I take issue with the term ‘most’ that is peppered throughout the paper. Is ‘most’ closer to 51%, or 99%? You also need to weigh based on amount underwater. No one will strategic default 5% underwater, or possibly even 10%. What about those 50% (or more) underwater (100% financing 50% value drop)? Also the further underwater, the higher premium you’ll be paying relative to rent.

    Consider three identical homes next to each other. One rents for $2000, next bought in 2004 for $450k, the other bought in 2006 for $800k. What do you think will happen?

    What might keep the person with the $800k-price from strategic default is the fact that they might have the savings to eat the loss or negotiate some sort of short-sale. If they are completely stretched, I do not see many people keeping up with those payments. Few people in 2006 were conservative about DTI, so nearly everyone that bought then was stretching…in ‘good’ economic times…so a huge number are stretched now. Maybe that shows up in the paper as something else, but it is closely linked to being underwater.

  6. winstongator

    I don’t like the paper because of their example. I’ve looked at a lot of housing transactions in FL, and have not seen a price go from $585k to $187k. Their data is not same-home sales, but looking at averages for an area. Also their couple makes $167k/yr. Put them in a 50% gross DTI (closer to what people were actually doing), and you’d see a much different outcome than the author posits.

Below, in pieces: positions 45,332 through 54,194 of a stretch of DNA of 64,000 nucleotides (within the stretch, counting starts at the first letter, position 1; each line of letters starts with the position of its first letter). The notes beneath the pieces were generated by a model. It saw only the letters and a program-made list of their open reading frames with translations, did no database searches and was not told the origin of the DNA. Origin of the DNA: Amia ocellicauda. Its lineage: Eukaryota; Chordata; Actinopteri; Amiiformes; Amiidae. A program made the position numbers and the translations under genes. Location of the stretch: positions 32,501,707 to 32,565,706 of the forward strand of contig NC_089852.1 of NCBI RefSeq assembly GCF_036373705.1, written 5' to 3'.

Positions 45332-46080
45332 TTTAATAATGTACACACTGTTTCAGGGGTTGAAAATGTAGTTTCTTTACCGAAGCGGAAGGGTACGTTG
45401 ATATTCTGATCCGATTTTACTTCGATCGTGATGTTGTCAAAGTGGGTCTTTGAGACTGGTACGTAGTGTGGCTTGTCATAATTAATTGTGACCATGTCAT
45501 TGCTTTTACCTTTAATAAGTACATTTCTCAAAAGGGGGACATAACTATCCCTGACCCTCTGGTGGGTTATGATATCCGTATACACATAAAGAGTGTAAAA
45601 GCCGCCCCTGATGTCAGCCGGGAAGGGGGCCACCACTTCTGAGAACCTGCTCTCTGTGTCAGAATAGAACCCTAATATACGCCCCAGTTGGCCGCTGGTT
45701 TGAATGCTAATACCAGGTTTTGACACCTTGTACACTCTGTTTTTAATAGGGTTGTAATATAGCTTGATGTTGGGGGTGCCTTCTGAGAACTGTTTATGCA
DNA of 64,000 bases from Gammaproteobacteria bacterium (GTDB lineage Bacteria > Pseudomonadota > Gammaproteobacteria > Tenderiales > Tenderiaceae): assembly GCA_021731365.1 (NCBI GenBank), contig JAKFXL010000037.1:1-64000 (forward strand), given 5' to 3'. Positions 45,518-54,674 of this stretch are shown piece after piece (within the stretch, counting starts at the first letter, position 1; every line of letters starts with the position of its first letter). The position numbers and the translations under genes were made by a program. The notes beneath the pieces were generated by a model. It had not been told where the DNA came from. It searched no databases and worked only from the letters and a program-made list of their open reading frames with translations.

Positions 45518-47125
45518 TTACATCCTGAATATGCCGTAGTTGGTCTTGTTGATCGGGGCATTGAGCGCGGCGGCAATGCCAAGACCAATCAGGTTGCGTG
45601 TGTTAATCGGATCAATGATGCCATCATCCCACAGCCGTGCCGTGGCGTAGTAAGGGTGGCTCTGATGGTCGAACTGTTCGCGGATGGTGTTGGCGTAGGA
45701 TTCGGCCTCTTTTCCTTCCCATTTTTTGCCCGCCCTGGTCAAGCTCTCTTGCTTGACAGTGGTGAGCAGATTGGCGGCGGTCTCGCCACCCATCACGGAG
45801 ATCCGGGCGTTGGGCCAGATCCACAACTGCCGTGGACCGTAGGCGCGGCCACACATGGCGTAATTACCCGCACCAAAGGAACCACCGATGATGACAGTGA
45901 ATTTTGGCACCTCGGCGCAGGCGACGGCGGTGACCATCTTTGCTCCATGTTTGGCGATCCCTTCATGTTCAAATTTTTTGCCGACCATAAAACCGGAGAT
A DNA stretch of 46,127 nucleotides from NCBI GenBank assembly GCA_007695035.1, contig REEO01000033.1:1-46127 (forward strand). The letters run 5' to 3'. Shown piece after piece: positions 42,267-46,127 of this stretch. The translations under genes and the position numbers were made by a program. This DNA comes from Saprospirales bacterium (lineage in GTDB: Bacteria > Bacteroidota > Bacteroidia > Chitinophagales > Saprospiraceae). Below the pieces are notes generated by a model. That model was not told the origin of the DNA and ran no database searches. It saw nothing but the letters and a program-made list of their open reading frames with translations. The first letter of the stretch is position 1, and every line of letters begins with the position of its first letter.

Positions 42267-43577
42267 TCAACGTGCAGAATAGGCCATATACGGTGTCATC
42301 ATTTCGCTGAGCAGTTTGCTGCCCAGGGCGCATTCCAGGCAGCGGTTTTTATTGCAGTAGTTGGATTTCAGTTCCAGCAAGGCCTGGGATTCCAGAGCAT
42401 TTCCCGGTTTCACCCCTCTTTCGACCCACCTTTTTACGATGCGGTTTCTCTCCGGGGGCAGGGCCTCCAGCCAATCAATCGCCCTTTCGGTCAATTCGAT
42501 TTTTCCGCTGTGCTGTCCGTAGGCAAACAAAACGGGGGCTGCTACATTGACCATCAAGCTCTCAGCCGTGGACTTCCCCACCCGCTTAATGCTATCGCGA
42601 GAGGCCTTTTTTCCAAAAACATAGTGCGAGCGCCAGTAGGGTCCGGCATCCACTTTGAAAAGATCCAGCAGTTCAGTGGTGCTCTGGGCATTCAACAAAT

I do like their conclusion that we should not make this a moral decision, it is a market failure.

  7. dafox

    what’re the chances that the current owner was one of those who camped out overnight to get into the condo buying lottery when this was built in 2007?
    All that effort to lose a hundred grand per year.

    1. IrvineRenter

      I wonder if the people who bought in the frenzy fully accept the totality of their failure? Losing $200,000 is a major reality check.

      1. winstongator

        Are the buyers really going to be the ones eating the $200k loss, or is the bank goign to get some indigestion too?

  8. lowrydr310

    I have a problem with the numbers again:

    Income Requirement ……. $95,908
    Downpayment Needed … $91,800

    Monthly Cash Outlays ………… $2,800

    First off, go find me someone in Southern California who earns $96K and has $91K saved up. There may be a few people, but realistically do you think that most people have this kind of savings?

    Second, $2800 a month? Perhaps that’s closely in line with rent for one of these homes, but that’s about half of the monthly take home pay on a salary of $96K. While I’m sure some people can handle that, it seems awfully dangerous as it leaves very little for other necessities especially if you have a family.

    Am I’m just too conservative with my finances?

    1. IrvineRenter

      “Am I’m just too conservative with my finances?”

      That really is the California Question, isn’t it? Lenders keep pushing the limits on DTIs, and borrowers keep bidding up prices. If you refuse to use a 50% DTI, you get left behind by lower wage earners who are willing to do so. You either live in a neighborhood with people making considerably less than you do, or you stretch like your cohorts and become a debt slave.

      1. Perspective

        “…You either live in a neighborhood with people making considerably less than you do, or you stretch like your cohorts and become a debt slave…”

        We’re in the former category. We bought a townhouse at 2.3x our income. The Mrs just bought a Land Rover, which feels a little out of place in our neighborhood; but that’s why we bought a house we could afford – so we could buy other things without increasing our debt.

        1. IrvineRenter

          I wonder what the neighbors would think if they knew you probably make double what they do? I commend you for being willing to live so frugally.